DALL·E 2 generates images in a two-stage process, first by generating the “gist” of an image and then by filling in the remaining details to obtain a realistic image. In the first stage, a model which we call the prior generates the CLIP image embedding (intended to describe the “gist” of the image) from the given caption.One might ask why this prior model is necessary: since the CLIP text encoder is trained to match the output of the image encoder, why not use the output of the text encoder as the “gist” of the image? The answer is that an infinite number of images could be consistent with a given caption, so the outputs of the two encoders will not perfectly coincide. Hence, a separate prior model is needed to “translate” the text embedding into an image embedding that could plausibly match it. In the second stage, a diffusion model which we call unCLIP generates the image itself from this embedding. During each step of training, unCLIP receives both a corrupted version of the image it is trained to reconstruct, as well as the CLIP image embedding of the clean image. This model is called unCLIP because it effectively reverses the mapping learned by the CLIP image encoder. Since unCLIP trained to “fill in the details” necessary to produce a realistic image from the embedding, it will learn to model all of the information that CLIP deems irrelevant for its training objective and hence discards.

There’s a few reasons why it’s advantageous to use this two-stage sampling process, and we discuss two of them here.Our paper discusses further advantages of the two-stage sampling process. Firstly, we can prioritize modeling the high-level semantics that make images meaningful to humans above other details. Images contain a lot of information, most of which is used to describe to fine-grained, imperceptible details. Only a relatively tiny sliver of this information is responsible for what makes images visually coherent and meaningful to us, and the CLIP image embedding captures much of it. Training a model directly on the CLIP image embedding allows us to focus on modeling these salient characteristics first, before filling in the details necessary to synthesize a realistic image in the second stage.

Figure 4: animation of text diff used to transform a Victorian house into a modern one. The transformation is determined by the captions “a victorian house”, which describes the architecture of the house, and “a modern house”, which describes how the architecture of the house should be changed.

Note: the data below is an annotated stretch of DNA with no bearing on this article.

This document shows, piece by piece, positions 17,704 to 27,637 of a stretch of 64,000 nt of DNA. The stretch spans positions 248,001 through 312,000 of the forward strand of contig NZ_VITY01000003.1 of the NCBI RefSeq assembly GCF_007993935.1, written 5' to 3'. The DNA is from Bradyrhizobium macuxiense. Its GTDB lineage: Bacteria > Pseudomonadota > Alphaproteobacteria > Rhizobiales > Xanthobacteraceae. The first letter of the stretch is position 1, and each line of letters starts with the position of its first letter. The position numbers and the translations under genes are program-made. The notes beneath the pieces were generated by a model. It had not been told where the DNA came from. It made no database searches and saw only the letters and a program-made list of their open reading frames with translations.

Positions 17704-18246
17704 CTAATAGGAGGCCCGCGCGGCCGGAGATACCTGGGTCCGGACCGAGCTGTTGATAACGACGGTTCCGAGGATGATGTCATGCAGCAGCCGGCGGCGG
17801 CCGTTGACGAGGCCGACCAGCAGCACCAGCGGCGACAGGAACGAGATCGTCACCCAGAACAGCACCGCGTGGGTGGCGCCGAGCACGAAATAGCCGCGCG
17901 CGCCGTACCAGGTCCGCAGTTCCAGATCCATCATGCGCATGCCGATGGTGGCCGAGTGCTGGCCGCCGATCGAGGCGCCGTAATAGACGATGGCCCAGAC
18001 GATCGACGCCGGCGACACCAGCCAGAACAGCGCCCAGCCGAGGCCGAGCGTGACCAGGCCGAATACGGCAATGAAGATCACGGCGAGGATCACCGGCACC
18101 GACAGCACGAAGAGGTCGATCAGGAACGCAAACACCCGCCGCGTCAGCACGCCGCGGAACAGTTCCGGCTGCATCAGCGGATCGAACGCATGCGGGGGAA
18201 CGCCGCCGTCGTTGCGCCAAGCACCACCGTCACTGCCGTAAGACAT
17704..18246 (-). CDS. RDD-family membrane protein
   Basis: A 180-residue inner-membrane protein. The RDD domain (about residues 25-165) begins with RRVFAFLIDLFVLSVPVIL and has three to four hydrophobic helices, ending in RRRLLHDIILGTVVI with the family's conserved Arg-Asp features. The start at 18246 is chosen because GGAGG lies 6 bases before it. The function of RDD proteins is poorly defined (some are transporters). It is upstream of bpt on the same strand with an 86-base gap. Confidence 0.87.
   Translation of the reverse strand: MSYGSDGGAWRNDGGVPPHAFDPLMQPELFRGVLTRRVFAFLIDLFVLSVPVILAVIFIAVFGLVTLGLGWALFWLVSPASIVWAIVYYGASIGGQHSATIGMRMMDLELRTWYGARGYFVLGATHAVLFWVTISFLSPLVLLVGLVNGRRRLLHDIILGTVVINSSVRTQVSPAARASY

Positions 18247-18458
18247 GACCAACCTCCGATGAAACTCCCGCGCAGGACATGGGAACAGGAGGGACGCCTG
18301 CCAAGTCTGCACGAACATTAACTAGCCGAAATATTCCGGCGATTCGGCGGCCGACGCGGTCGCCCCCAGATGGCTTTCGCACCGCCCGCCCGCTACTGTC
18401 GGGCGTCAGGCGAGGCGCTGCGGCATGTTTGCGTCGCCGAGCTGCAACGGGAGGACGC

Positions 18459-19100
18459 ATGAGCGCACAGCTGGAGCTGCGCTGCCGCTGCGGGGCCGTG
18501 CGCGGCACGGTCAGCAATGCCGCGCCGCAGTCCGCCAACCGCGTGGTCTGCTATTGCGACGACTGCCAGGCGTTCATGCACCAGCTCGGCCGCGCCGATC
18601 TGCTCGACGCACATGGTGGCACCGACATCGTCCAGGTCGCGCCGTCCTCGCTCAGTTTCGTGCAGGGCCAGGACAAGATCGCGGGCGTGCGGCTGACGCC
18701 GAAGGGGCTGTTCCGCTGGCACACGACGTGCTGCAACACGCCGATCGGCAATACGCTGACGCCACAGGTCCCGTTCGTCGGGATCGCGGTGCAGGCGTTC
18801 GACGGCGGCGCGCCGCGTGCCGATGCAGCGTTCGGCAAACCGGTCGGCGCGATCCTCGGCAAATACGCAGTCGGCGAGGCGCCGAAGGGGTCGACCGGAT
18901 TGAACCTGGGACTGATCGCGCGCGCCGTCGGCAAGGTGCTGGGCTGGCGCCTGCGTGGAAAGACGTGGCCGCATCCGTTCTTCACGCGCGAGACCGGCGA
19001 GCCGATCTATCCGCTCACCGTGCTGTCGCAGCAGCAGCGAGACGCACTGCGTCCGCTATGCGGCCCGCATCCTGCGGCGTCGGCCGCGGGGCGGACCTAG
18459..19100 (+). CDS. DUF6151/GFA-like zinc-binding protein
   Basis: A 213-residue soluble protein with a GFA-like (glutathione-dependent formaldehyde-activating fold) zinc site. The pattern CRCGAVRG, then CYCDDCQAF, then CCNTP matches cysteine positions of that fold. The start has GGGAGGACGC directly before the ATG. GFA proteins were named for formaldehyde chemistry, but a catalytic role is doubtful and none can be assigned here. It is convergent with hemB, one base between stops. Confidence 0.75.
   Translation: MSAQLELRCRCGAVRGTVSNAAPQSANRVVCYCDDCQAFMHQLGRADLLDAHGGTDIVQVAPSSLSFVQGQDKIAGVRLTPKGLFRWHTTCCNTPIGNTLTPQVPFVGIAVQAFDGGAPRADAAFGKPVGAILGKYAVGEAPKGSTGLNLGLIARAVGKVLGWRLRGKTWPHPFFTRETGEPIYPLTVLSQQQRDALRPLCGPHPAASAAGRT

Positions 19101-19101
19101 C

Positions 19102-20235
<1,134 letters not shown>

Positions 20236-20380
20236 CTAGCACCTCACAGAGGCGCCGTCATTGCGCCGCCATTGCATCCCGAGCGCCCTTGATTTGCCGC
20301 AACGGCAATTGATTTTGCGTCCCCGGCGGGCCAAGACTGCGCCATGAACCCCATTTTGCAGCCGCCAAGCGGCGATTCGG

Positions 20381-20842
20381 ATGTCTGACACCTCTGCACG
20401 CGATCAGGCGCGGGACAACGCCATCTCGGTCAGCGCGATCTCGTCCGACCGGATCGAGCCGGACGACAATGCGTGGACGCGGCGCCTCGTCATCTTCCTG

The second reason is that CLIP’s multimodal embedding space allows us to apply “before and after” transformations to images using a technique that we call text diffs. In 2013, word2vec showed that it is possible to obtain a “concept space” for text in which vector arithmetic becomes interpretable. For example, word2vec maps the word “queen” close to the result of computing $\textrm{“woman”} + \textrm{“king”} - \textrm{“man”},$ which makes it possible to complete analogies of the sort one might encounter in a standardized test. CLIP takes this a step further and allows us to perform arithmetic using both text and images, as in $\textrm{(image of victorian house)} + \textrm{“a modern house”} - \textrm{“a victorian house”}.$ Using unCLIP, we can translate points in CLIP’s concept space back into images and visually inspect the change that is taking place as we move the embedding of the image in the direction specified by the “before” caption (“a victorian house”) and the “after” caption (“a modern house”).Concretely, let $$f_i$$ and $$f_t$$ denote the CLIP image and text encoders, respectively, and suppose that we have an image of a Victorian house contained in a file house.png which we would like to transform into a modern house. To do this, we first compute \begin{align} z_{i0} &= f_i(\texttt{house.png}), \\ z_{t0} &= f_t(\textrm{“a photo of a victorian house”}), \\ z_{t1} &= f_t(\textrm{“a photo of a modern house”}), \quad\textrm{and} \\ z_d &= (z_{t1} - z_{t0}) / \|z_{t1} - z_{t0}\|, \end{align} where $$z_d$$ is known as the text diff vector. Next, to transform the house, we rotate between the image embedding $$z_{i0}$$ and the text diff vector $$z_d$$ using $$z_{i1} = \operatorname{slerp}(z_{i0}, z_d, \theta)$$. Finally, we synthesize an image from $$z_{i1}$$ using unCLIP. The animation shows the trajectory as $$\theta$$ is varied from 0 (which reconstructs the original image) to 0.50 (which results in a modernized version of the house). The animation shows this trajectory, and provides us with visual confirmation that the image of a victorian house that we started out with is indeed being “modernized” as we might intuitively expect. Of course, text diffs are not limited to architecture: the transformation could be any “before and after” concept that can be expressed in language, which makes this a versatile and powerful tool.

Acknowledgments: I’d like to thank Lei Pan, Aravind Srinivas, Rewon Child and Justin Mao-Jones for their feedback on this blog. I’d also like to thank to my coauthors Prafulla Dhariwal, Alex Nichol, Casey Chu, and Mark Chen.